Merrill Lynch and JPMorgan Chase reported a rise in second-quarter net profit of, respectively, 31% and 20% compared with a year earlier. The investment-banking and asset-management businesses of both firms remain robust, but worries persist about their future exposure to defaults in America’s housing market.

Rupert Murdoch came a step closer to taking over Dow Jones when the company’s board recommended to shareholders a $5 billion offer from News Corp, Mr Murdoch’s media conglomerate. The remaining obstacle to a deal is the Bancroft family, which controls 64% of the voting shares in Dow Jones. It will meet next week.

Japan’s best-known shareholder activist, Yoshiaki Murakami, a former trade-ministry official, was found guilty of insider trading and sentenced to two years in prison. His Murakami Fund was charged with receiving inside information from livedoor, whose boss, Takafumi Horie, is appealing against a separate sentence. Prison convictions in white-collar cases are rare but, unusually for Japan, both men pleaded innocent.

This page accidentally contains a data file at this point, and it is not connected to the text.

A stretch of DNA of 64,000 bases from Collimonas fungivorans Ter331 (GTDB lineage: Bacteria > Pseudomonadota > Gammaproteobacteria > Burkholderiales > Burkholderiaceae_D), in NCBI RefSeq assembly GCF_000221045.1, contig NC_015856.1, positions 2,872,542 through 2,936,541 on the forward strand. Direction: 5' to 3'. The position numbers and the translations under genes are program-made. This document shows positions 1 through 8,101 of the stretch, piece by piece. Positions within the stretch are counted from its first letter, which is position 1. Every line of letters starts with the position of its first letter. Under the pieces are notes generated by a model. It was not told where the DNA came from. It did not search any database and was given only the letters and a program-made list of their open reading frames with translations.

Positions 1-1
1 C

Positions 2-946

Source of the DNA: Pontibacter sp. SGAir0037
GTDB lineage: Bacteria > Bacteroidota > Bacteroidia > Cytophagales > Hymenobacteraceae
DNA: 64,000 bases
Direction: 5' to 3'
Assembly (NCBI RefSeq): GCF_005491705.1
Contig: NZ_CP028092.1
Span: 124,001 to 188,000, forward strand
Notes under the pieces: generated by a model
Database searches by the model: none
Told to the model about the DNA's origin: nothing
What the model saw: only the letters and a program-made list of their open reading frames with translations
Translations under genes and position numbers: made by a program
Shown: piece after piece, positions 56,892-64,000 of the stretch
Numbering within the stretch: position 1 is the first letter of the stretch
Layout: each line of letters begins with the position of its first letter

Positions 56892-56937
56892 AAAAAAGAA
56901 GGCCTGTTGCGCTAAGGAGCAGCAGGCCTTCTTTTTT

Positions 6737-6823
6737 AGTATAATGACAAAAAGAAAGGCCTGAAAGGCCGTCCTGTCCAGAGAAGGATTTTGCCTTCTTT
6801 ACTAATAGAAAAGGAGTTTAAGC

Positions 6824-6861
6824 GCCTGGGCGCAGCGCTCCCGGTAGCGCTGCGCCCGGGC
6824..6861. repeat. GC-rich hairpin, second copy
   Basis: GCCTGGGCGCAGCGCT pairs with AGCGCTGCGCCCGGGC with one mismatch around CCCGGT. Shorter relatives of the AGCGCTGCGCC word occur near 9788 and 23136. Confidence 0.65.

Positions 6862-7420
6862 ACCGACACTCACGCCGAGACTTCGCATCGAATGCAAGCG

China’s GDP in the second quarter grew at its fastest rate in 11 years, and inflation rose to 4.4% in the year to June. Analysts debated what, if anything, the government could do to cool the economy.

The euro reached another record high against the dollar as investors shied away from American assets amid concerns about the fallout from losses in America’s subprime-mortgage market. Meanwhile, Nicolas Sarkozy continued to press the European Central Bank over its policy on the euro. The French president thinks the currency’s strength is hurting exports and growth and hinted that Germany was moving towards his position on the matter. But Angela Merkel, Germany’s chancellor, reiterated her view that the ECB should remain focused on holding inflation down.

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Politics this week: 14th – 20th July 2007

July 19, 2007 Leave a comment

Highlights from this week’s edition of The Economist
Bombs away | John Edwards and the other Democrats | The importance of Turkey’s election | Talent management | A good year at the Fed | The Pope’s diplomatic service | The Litvinenko fall-out | A legitimate bug auction | The partition of India | Lady Bird Johnson, first lady and environmentalist

Politics this week

Jul 19th 2007
From The Economist print edition

Reuters
Reuters

General Pervez Musharraf revealed that he intends to seek re-election as Pakistan’s president later this year without stepping down as army chief. He told newspaper editors that a purely civilian government would not be strong enough to control extremists. His comments came as a series of attacks, mainly on security forces in North-West Frontier Province, claimed more than 130 lives. See article